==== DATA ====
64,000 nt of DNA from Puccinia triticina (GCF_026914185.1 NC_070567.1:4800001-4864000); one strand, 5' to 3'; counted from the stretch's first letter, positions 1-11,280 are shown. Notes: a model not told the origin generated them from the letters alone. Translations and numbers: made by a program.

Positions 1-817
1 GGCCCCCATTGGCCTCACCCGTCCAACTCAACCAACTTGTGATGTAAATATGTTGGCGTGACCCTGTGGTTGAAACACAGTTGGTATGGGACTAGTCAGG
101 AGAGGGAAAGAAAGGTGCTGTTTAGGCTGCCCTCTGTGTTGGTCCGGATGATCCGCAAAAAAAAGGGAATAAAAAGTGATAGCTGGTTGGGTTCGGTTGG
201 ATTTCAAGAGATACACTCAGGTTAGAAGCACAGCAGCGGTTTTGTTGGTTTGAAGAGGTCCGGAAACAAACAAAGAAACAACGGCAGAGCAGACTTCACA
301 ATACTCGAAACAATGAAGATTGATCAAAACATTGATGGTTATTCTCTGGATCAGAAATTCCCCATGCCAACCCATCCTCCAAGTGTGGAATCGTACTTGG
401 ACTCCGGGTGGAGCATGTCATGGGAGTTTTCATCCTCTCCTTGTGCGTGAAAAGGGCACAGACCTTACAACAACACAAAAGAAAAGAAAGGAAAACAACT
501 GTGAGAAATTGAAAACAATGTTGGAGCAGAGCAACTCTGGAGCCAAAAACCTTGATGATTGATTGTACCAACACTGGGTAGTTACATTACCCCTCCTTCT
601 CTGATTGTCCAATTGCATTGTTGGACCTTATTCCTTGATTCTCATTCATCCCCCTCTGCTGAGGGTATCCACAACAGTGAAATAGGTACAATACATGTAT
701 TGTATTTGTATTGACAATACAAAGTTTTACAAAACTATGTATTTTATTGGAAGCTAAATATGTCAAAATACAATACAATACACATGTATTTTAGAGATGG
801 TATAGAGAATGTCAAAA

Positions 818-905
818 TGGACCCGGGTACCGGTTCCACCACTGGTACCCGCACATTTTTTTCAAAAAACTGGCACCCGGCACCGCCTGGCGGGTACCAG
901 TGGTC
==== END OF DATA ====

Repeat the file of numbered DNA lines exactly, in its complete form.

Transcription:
64,000 nt of DNA from Puccinia triticina (GCF_026914185.1 NC_070567.1:4800001-4864000); one strand, 5' to 3'; counted from the stretch's first letter, positions 1-11,280 are shown. Notes: a model not told the origin generated them from the letters alone. Translations and numbers: made by a program.

Positions 1-817
1 GGCCCCCATTGGCCTCACCCGTCCAACTCAACCAACTTGTGATGTAAATATGTTGGCGTGACCCTGTGGTTGAAACACAGTTGGTATGGGACTAGTCAGG
101 AGAGGGAAAGAAAGGTGCTGTTTAGGCTGCCCTCTGTGTTGGTCCGGATGATCCGCAAAAAAAAGGGAATAAAAAGTGATAGCTGGTTGGGTTCGGTTGG
201 ATTTCAAGAGATACACTCAGGTTAGAAGCACAGCAGCGGTTTTGTTGGTTTGAAGAGGTCCGGAAACAAACAAAGAAACAACGGCAGAGCAGACTTCACA
301 ATACTCGAAACAATGAAGATTGATCAAAACATTGATGGTTATTCTCTGGATCAGAAATTCCCCATGCCAACCCATCCTCCAAGTGTGGAATCGTACTTGG
401 ACTCCGGGTGGAGCATGTCATGGGAGTTTTCATCCTCTCCTTGTGCGTGAAAAGGGCACAGACCTTACAACAACACAAAAGAAAAGAAAGGAAAACAACT
501 GTGAGAAATTGAAAACAATGTTGGAGCAGAGCAACTCTGGAGCCAAAAACCTTGATGATTGATTGTACCAACACTGGGTAGTTACATTACCCCTCCTTCT
601 CTGATTGTCCAATTGCATTGTTGGACCTTATTCCTTGATTCTCATTCATCCCCCTCTGCTGAGGGTATCCACAACAGTGAAATAGGTACAATACATGTAT
701 TGTATTTGTATTGACAATACAAAGTTTTACAAAACTATGTATTTTATTGGAAGCTAAATATGTCAAAATACAATACAATACACATGTATTTTAGAGATGG
801 TATAGAGAATGTCAAAA

Positions 818-905
818 TGGACCCGGGTACCGGTTCCACCACTGGTACCCGCACATTTTTTTCAAAAAACTGGCACCCGGCACCGCCTGGCGGGTACCAG
901 TGGTC